Review #152 // Giovanni’s Room – James Baldwin

Giovanni's Room

David, after moving to Paris and falling in love with an American woman, finds himself struggling with his sexuality when he finds himself attracted to the bartender, Giovanni.

Why this book?: Queer lit class at my local college. So far, the novels that have been chosen for this class weren’t the best. Here’s hoping that this one is better!

I wasn’t expecting much when I went in, and I have to say that I wasn’t disappointed. But I also wasn’t impressed either.

One of my closest friends loves James Baldwin, because of his life and his history (I think she’s going to study African American History when she hits the road to college!) but I was really unhappy when I had to go back to her and tell her that the one book by someone she loved that I read wasn’t all that good.

David, the protagonist, was one of the most insufferable narrators I know, and I’ve run into more than a few. He was self-obsessed, and didn’t care about others or how they felt. He only cared about his actions and what other people’s actions can do to his life. When it came to his love-life, he was also a huge pile of shit. He was knowingly in a relationship with this girl who had gone off to Spain, and what does he do? Hit it off with Giovanni, and get into another serious relationship. David was literally planning to marry this girl, and he goes and cheats on her?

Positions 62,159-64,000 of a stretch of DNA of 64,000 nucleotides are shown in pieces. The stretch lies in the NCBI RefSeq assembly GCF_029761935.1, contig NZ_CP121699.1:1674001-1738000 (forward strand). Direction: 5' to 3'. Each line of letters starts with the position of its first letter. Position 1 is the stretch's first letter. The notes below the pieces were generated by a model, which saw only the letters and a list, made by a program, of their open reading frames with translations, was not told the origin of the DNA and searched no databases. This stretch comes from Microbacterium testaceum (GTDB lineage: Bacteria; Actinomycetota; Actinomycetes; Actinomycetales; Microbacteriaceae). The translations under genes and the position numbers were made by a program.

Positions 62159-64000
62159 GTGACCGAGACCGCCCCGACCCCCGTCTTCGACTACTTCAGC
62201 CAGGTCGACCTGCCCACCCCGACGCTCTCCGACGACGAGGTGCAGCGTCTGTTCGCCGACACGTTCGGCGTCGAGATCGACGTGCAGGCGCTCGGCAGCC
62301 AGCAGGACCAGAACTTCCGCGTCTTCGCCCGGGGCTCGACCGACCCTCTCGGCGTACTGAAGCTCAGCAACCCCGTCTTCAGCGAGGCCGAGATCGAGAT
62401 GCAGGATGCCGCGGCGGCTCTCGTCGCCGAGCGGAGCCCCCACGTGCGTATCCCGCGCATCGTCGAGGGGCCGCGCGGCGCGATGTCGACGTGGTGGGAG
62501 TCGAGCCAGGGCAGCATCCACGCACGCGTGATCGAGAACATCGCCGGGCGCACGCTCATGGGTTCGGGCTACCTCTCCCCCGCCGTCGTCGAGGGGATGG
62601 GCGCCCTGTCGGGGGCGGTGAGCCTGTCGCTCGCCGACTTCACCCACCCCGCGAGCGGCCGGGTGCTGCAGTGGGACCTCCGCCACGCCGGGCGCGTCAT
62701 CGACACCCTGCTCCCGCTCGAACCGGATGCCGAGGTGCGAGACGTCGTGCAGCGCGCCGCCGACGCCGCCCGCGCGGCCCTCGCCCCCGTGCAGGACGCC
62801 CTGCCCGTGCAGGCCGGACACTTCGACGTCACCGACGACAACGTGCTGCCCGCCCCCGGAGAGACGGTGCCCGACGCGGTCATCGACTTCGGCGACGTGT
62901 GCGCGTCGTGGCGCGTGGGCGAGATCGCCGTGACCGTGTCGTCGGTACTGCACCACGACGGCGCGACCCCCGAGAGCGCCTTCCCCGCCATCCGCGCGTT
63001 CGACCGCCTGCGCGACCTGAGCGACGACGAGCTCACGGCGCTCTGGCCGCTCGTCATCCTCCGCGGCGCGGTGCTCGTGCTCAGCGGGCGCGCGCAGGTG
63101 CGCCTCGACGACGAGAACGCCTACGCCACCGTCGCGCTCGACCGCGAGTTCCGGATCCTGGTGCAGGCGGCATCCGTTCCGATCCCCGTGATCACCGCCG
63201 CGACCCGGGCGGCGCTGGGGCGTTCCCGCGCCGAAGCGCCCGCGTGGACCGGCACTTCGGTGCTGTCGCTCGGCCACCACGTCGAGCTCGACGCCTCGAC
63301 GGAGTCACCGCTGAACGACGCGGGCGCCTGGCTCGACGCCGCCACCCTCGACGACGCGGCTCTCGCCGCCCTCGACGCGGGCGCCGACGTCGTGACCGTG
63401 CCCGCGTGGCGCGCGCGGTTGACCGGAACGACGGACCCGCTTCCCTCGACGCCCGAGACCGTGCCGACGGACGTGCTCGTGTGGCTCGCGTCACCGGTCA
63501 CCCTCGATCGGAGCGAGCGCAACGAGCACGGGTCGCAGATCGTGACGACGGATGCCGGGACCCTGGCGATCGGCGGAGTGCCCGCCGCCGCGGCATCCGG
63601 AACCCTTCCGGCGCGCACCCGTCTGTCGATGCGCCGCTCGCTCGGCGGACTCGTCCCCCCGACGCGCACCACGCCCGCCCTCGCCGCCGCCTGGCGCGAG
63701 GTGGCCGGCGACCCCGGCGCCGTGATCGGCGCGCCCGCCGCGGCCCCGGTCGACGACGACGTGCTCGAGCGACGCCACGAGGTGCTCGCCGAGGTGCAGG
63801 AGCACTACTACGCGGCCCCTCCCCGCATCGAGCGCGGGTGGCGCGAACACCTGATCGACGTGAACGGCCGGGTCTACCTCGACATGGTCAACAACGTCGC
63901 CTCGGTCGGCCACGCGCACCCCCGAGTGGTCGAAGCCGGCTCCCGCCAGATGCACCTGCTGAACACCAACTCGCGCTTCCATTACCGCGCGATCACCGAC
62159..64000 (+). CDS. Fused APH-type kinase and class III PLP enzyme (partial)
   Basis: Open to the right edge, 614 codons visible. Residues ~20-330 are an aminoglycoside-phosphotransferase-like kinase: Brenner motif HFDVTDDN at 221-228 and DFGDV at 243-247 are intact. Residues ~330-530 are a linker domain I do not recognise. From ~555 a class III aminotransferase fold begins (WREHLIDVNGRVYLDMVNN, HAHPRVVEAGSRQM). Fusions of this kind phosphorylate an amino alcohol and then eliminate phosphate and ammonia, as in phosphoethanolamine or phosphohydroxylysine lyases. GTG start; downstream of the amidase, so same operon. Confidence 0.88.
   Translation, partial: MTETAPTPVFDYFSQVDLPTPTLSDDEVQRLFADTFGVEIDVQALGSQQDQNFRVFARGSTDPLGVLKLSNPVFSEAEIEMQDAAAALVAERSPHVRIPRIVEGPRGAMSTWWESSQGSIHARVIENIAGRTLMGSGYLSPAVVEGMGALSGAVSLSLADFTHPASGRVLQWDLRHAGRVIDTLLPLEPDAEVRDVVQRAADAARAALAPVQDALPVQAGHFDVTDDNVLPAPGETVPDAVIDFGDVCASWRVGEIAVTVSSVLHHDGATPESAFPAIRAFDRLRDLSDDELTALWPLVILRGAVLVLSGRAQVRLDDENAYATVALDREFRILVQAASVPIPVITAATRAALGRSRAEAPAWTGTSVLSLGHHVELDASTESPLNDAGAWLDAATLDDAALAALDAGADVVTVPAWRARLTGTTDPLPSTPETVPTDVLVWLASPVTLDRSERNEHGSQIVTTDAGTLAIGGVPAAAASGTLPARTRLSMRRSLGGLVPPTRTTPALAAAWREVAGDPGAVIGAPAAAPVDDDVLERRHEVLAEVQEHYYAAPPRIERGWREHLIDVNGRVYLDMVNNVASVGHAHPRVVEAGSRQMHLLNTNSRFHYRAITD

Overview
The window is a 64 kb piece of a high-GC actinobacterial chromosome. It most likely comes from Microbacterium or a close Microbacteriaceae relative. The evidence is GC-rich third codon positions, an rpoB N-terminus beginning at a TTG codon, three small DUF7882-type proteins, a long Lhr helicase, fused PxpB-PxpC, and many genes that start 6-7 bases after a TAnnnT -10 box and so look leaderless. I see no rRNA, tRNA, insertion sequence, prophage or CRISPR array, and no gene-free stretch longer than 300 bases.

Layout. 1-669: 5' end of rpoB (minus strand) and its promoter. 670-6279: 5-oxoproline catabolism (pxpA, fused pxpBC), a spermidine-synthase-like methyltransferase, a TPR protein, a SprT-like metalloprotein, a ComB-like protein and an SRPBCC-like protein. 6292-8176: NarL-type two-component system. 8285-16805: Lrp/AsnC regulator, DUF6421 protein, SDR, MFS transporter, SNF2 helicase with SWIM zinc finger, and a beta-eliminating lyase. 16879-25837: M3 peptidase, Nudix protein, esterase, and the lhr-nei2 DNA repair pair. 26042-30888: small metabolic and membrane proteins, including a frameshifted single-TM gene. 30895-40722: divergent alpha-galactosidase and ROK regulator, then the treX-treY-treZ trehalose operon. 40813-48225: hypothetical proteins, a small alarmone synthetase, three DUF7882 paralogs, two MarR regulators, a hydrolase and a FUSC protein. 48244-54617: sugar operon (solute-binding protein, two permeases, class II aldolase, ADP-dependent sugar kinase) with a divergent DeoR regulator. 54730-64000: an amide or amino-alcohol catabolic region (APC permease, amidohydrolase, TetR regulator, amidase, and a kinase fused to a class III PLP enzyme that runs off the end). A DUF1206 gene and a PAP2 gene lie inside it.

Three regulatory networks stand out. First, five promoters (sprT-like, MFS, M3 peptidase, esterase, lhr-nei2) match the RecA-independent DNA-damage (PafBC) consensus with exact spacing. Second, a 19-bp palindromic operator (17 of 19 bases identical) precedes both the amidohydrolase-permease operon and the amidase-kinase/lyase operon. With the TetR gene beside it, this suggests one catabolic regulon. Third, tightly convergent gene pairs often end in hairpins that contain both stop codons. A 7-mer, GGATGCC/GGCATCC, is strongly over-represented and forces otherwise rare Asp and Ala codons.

And don’t even get me started on Giovanni. He wasn’t self-obsessed like David was, no. He was obsessed with David and the fact that this seemingly okay person was in love with this trashbin of a person was infuriating. Giovanni also spouted extremely toxic behavior, such as threatening to kill himself when David voices the possibility of him leaving for the girl when she gets back.

I will be honest and say that while I hated every single one of the characters, I was still interested in the story. I wanted to know what would happen, what next self-obsessed thing David would do. But despite being interesting, it was also boring. Nothing happened until the very end, but I don’t want to spoil what will happen, so I’ll keep quite.

Baldwin’s writing was very lyrical and poetic, but it made the story almost impossible to read. I was constantly dozing off while reading, and I almost didn’t finish this one despite needing it for a class.

Final Rating: ★★☆☆☆


Loved the writing, and where the story seemed to be going, but practically hated everything else. I hated how toxic every single character was, especially Giovanni and David. I also wasn’t such a big fan of how David’s girlfriend was constantly spouting about wanting to be a wife and to be “a women” because apparently she wasn’t a woman if she was independent from a man?

Would I Recommend?

Maybe if you’re looking for historical LGBTQIAP+ novels, because it is interesting to see how the community has changed. But, jeez, was this toxic.

Giovanni's Room

Additional Information:

Published: 1956

Publisher: Dial Press

Page Count: 176

Genre: Classics/Romance

Synopsis: via Goodreads

Set in the 1950s Paris of American expatriates, liaisons, and violence, a young man finds himself caught between desire and conventional morality. With a sharp, probing imagination, James Baldwin’s now-classic narrative delves into the mystery of loving and creates a moving, highly controversial story of death and passion that reveals the unspoken complexities of the human heart.

3 thoughts on “Review #152 // Giovanni’s Room – James Baldwin

  1. I recently read this for a class as well. While I didn’t really enjoy it during the process of reading the novel, learning more about Baldwin and the context of when the novel was written made me appreciate it more as a text. Not sure it would be something I’d reread in the future, though… anyways, great review! 🙂

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